South African Property Owners Face Automatic Debt Dilemma

Individuals who own property in South Africa can find themselves indebted automatically to municipalities because of unpaid municipal accounts that were not settled by previous property owners. A recent court judgment ruled in support of this factor.

According to the Supreme Court of Appeal (SCA), property owners can be liable for previous debts that date back up to 30 years. The previous law stated that a seller would only be held liable for incurred debts over the prior 2 years and these debts include water, electricity, rates and taxes and other services.

A court case that involved Peregrine Joseph Mitchell and the City of Tshwane required Peregrine to pay R232 828 in order to obtain a clearance certificate. However he refused and explained that in terms of section 118 of the Local Government Municipal Systems Act, he had to pay the debt for past two years only that amounted to R126 600.

He got the clearance certificate and then proceeded to sell the property but the City of Tshwane did not reconnect the services for the owner who bought the property because of the historical debt of R106 200.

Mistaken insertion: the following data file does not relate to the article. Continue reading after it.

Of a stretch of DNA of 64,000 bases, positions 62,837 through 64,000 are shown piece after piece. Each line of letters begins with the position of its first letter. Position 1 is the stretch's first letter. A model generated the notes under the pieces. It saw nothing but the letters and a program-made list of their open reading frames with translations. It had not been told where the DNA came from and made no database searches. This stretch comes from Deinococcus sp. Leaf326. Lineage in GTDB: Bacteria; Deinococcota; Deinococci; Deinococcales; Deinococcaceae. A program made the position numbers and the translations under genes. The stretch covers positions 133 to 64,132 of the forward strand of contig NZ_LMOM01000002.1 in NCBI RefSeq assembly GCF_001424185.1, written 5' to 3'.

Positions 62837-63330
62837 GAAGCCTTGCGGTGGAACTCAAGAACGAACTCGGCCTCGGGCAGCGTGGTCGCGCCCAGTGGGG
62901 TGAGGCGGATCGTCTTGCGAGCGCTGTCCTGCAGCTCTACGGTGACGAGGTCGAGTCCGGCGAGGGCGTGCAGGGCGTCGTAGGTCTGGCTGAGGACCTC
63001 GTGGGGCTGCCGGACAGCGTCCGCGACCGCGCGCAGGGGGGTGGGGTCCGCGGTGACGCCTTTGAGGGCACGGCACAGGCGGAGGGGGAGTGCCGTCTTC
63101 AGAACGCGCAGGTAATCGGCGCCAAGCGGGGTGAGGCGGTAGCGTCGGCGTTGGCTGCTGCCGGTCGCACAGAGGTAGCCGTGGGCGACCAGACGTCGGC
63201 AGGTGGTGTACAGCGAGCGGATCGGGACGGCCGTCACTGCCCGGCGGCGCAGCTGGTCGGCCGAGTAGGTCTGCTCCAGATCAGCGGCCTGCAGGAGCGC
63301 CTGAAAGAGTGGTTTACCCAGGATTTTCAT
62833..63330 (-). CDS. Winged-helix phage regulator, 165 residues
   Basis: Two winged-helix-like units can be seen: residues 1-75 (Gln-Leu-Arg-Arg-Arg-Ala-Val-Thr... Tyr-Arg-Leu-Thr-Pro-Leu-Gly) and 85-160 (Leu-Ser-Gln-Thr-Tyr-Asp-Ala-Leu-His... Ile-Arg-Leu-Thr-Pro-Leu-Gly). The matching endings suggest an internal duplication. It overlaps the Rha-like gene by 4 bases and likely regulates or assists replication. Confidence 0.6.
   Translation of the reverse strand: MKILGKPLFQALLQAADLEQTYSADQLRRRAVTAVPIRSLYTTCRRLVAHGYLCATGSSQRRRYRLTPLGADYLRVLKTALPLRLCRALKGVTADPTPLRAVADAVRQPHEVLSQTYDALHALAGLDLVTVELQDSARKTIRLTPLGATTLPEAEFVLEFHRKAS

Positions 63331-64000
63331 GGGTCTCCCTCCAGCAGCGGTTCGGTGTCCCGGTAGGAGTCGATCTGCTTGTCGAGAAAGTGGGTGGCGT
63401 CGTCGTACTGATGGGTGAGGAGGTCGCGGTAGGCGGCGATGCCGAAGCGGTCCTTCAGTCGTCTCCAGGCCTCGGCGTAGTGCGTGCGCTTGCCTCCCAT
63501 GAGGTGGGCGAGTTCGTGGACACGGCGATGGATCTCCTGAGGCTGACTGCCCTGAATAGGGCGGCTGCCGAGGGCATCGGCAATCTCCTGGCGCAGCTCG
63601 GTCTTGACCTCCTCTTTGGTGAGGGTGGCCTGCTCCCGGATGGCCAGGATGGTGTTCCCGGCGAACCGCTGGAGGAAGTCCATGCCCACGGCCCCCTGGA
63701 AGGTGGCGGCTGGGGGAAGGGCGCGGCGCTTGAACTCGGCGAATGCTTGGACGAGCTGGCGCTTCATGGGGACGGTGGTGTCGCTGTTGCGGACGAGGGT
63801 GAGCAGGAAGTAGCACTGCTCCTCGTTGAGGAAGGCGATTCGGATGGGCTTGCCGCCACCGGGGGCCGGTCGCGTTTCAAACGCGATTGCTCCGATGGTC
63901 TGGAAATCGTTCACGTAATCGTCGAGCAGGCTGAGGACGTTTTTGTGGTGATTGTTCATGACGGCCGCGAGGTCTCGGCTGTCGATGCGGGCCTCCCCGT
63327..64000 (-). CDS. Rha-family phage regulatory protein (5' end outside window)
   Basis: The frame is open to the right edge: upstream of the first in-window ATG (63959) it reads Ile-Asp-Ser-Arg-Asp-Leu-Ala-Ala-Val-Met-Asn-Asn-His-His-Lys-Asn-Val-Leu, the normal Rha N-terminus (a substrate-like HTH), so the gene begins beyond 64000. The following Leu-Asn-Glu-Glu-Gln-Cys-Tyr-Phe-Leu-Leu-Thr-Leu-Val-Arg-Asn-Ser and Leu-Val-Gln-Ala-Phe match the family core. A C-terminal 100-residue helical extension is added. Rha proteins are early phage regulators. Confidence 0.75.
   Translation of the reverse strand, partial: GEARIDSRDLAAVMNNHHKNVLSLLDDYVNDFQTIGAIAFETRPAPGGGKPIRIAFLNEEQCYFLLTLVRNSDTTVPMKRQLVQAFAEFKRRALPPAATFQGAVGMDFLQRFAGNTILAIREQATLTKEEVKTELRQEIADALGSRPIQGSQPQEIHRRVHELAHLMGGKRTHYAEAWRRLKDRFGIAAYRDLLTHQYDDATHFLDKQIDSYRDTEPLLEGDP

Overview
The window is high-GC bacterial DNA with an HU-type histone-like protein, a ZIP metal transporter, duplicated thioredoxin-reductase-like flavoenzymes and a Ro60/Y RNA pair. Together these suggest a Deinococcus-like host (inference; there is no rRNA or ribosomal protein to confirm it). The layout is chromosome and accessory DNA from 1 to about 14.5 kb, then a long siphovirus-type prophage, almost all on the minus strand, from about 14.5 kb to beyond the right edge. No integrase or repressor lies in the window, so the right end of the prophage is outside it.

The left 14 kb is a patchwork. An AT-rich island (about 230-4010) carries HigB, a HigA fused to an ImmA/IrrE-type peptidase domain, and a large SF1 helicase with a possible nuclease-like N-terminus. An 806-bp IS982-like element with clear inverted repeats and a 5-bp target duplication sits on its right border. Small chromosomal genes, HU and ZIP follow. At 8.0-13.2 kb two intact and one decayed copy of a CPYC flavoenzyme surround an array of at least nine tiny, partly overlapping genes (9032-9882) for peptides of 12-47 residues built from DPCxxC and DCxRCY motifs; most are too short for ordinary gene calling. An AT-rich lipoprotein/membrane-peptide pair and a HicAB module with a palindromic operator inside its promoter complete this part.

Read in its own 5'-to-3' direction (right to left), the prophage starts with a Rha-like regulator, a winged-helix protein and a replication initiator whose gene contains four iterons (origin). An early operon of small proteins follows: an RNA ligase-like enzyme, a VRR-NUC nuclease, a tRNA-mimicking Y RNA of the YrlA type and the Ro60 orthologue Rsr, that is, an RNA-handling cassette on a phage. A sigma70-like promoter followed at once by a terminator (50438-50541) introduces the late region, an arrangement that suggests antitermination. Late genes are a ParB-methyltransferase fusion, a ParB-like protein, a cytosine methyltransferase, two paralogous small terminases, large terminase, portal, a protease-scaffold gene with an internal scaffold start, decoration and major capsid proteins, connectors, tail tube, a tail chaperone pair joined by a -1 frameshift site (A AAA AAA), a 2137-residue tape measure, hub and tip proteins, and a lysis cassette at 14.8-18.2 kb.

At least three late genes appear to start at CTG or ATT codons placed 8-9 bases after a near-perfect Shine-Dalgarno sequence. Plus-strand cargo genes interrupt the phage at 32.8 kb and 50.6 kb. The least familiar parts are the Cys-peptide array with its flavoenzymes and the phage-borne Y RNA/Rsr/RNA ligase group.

The Gauteng Division of the High Court ruled that the new property owner was not liable for the historic debt. However, the Supreme Court of Appeal court ruled in favour of the municipality for services and rates amounts owed.

A local property attorney noted that this judgement could have massive implication for property owners. “This case has shown that a municipality can take some legal action against property owners for amounts owned by a previous owner who was failing to settle all his or her bills” she said.

This can be the worst nightmare for new property owners who cannot prove any form of historical evidence to fight back for instance if the municipalities had faulty meters. She also explained that no property owner can claim to be safe as someone else’s debt can just show up at random.

Tenants can also be affected because a majority of municipalities have by-laws that give them the power to hold tenants responsible for charges. A property agent added, “People who buy property or own properties should conduct investigations, to avoid any previous debt from randomly popping up. Rather take out an insurance plan to cover this probably risk.